As the weather warms and we start to spend more time outdoors, dermatologist Juris Germanas, M.D., has three pieces of advice for protecting yourself from skin cancer:
Become aware. Skin damage from the sun is caused by ultraviolet light hitting the body, most commonly affecting the face, hands, scalp and back. To avoid peak ultraviolet light overexposure, try to refrain from being outdoors for long periods when the sun is at its strongest, between 10 a.m. and 4 p.m.
When you are outside, wear a brimmed hat that covers your ears to protect your face, scalp and head. Use sunscreen that has an SPF of at least 30 all over your body, and also use a facial moisturizer that contains sunscreen. Reapply sunscreen every 3 hours if you are outside for long periods of time. And don’t try to get a tan by natural or artificial means (tanning outdoors or via a tanning bed).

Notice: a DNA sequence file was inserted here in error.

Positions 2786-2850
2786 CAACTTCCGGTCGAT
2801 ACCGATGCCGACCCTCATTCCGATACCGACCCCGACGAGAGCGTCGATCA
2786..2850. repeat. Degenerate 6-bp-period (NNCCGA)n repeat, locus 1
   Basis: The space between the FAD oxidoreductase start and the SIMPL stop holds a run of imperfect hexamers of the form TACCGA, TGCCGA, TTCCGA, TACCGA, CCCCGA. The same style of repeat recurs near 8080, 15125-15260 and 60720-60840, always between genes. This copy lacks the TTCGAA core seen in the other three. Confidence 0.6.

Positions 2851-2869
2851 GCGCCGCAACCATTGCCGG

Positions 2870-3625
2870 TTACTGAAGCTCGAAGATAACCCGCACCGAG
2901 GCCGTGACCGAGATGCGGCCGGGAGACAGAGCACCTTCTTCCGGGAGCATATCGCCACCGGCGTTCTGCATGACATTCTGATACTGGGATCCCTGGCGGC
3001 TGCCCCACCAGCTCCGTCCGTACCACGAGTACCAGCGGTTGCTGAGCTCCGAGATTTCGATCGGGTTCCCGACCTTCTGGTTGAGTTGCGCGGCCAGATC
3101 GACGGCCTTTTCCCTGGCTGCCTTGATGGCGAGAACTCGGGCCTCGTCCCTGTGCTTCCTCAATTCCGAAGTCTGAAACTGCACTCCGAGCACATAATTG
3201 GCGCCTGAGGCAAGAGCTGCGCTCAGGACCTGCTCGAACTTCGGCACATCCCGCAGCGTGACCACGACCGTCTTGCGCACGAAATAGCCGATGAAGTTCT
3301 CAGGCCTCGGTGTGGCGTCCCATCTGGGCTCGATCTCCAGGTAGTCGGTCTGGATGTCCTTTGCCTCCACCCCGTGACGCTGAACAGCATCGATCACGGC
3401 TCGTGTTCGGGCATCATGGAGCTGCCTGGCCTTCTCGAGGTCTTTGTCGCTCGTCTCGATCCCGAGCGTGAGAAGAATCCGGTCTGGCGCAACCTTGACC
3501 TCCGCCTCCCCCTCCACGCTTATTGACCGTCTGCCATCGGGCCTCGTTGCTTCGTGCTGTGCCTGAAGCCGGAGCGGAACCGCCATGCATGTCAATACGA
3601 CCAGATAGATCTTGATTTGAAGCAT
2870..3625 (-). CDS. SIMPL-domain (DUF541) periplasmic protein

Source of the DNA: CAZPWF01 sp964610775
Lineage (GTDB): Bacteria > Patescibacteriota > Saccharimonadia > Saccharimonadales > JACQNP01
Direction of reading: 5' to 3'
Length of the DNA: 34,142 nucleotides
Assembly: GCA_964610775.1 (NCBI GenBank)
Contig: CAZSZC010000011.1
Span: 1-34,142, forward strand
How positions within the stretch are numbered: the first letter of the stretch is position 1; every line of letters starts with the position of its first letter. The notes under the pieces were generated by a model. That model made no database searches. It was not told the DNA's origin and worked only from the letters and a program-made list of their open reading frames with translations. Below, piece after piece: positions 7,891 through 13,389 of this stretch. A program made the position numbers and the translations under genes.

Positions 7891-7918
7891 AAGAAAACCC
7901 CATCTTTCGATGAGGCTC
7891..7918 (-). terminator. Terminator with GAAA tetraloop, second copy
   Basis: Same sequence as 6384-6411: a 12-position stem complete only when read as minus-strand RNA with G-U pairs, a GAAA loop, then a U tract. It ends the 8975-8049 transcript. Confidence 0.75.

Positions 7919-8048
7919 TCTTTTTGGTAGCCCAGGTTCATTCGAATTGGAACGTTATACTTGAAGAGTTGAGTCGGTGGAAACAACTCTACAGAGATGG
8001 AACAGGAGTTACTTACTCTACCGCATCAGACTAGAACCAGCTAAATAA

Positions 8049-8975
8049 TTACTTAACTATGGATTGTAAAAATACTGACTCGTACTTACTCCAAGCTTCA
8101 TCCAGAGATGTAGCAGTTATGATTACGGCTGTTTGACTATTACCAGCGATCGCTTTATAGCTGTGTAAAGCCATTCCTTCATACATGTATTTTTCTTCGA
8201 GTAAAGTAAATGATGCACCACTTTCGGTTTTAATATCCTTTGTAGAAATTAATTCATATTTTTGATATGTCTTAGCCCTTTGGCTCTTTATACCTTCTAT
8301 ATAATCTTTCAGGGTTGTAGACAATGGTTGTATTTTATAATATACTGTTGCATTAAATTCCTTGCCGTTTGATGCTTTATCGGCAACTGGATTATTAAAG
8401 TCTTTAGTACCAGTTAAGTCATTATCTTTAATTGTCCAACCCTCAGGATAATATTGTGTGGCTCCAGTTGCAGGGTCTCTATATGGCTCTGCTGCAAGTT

Don’t ignore. Periodically check your skin for abnormalities. Look for moles that are getting darker or widening. Have someone check your back to make sure everything looks ok where you can’t see. Pay close attention to a crusty sore that is not healing, or something that looks like a pimple that bleeds and does not heal.
If you see a very dark blemish or freckle, it could be melanoma, a less common but very dangerous skin cancer that can be deadly. If you have any skin abnormalities, do not ignore them or wait to see if they get better – instead, get them checked out immediately by your primary care provider or dermatologist.
Use available resources. Take advantage of free skin cancer screenings when they are offered in the community. While a variety of factors determine how often a person should get checked for skin cancer, including an individual’s sun damage and complexion, generally people who have had a lot of sun damage or issues should be checked once a year. Another informative resource is the American Academy of Dermatology’s website, which features tips for skin care and cancer prevention.